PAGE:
Archaeologists have excavated a tomb dating back to the Northern Song Dynasty (960-1127), containing the skeletons of a couple buried in Central China's Hunan province.
The tomb was among a tomb cluster that was discovered in 2007 in Nanfentang village, Batang township in the city of Ningxiang. It was excavated earlier this year when an expressway under construction was about to run through the area, according to the Hunan provincial research institute of cultural relics and archaeology.
The tomb was found to have two sections connected with a tiny window, which was called a fairy bridge.
Archaeologists have excavated a tomb dating back to the Northern Song Dynasty (960-1127) in Central China's Hunan province, on May 19.[Photo/Xinhua]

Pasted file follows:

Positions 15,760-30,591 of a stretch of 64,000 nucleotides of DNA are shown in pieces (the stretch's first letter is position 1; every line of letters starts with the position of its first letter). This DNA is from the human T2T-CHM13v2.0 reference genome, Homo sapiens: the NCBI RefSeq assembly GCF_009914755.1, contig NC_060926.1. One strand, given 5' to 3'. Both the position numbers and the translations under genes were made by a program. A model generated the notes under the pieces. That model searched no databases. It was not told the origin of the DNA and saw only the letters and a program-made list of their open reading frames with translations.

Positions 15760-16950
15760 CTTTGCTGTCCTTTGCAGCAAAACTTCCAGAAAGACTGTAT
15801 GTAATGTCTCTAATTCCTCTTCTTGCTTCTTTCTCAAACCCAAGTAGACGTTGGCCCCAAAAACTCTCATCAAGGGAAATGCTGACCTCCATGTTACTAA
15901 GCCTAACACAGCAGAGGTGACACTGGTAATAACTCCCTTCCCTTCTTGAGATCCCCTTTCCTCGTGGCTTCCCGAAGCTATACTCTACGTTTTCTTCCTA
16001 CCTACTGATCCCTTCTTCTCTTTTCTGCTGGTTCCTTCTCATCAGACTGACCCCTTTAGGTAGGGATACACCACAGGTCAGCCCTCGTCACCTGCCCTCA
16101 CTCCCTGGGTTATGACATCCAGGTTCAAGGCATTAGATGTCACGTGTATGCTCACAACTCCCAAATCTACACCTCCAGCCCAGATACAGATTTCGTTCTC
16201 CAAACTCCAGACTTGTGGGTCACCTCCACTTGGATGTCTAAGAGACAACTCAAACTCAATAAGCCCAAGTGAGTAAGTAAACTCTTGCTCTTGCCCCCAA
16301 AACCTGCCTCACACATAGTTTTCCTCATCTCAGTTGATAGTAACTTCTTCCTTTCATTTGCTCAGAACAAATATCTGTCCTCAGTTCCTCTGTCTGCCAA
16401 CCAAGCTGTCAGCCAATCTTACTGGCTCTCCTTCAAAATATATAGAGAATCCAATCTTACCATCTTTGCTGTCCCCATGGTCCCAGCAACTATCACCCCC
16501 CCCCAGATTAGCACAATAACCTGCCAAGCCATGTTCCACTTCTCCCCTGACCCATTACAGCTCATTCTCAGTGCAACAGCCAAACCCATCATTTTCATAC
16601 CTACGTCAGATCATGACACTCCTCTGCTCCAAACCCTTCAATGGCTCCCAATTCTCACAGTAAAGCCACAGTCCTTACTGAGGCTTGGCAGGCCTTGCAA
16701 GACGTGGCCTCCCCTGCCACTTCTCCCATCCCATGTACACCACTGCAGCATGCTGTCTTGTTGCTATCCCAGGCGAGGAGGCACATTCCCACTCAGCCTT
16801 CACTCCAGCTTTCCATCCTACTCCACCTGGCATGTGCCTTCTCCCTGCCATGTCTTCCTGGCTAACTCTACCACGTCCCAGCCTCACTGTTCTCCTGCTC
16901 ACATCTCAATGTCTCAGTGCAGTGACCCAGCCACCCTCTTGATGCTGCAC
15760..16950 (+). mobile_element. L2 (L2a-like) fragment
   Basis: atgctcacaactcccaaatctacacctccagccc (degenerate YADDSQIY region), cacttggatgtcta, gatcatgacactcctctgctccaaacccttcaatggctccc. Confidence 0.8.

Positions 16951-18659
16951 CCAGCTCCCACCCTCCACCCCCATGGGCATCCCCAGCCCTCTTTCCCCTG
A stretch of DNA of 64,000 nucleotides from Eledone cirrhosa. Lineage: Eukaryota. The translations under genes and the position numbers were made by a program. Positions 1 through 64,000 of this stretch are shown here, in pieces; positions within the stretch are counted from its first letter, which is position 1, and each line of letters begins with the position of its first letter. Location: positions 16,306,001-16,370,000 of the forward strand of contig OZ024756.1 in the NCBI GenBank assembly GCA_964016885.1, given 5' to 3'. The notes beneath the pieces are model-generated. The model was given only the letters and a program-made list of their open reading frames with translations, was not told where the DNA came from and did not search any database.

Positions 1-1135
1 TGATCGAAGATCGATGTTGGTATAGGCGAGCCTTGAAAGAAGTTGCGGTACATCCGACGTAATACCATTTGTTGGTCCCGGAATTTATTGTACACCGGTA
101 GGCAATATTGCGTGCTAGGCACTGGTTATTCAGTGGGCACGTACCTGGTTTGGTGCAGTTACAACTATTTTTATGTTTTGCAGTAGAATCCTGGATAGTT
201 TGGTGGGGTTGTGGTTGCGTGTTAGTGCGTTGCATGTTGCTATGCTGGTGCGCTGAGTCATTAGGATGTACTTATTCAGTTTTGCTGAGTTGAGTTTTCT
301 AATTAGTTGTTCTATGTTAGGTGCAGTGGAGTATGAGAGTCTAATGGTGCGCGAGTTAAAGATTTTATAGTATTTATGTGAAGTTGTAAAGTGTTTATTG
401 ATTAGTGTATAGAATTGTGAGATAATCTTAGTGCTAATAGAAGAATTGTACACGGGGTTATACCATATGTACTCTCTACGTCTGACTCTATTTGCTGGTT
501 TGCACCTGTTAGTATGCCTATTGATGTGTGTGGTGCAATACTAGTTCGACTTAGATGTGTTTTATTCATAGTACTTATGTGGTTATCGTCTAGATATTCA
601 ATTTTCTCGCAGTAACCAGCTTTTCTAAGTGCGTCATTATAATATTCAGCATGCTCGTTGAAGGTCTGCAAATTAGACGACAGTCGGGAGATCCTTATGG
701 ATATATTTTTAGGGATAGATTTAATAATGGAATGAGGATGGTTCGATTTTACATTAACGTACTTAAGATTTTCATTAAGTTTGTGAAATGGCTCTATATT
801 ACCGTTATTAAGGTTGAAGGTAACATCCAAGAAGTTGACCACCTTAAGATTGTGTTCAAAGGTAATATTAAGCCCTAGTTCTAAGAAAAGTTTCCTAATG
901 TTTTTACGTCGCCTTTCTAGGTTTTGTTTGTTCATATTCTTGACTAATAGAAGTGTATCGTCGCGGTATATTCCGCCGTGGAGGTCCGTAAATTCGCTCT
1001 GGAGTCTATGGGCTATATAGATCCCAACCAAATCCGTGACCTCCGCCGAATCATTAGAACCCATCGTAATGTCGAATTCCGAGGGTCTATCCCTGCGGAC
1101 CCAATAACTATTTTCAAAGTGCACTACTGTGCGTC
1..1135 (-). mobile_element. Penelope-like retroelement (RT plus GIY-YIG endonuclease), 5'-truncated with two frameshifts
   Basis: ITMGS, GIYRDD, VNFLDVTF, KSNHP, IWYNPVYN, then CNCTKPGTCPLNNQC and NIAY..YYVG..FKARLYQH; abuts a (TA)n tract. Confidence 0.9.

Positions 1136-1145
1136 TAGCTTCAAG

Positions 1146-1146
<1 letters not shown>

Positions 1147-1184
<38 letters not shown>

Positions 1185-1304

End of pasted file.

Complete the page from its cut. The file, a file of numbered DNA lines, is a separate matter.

The fairy bridge indicated the belief that the couple would continue their marriage in the afterlife, said Yang Ningbo, an associate researcher with the institute.
Yang said it was common that husband and wife were buried together but a fairy bridge was rare.
Another tomb in the area that was believed to be from the Eastern Han Dynasty (25-220) was also excavated with 13 articles unearthed. An iron cooking pot and a pottery jar were among the unearthed items.
The excavation of the tomb cluster will provide important information for the study of history, customs and funeral culture of the area during the dynasties, said Yang.
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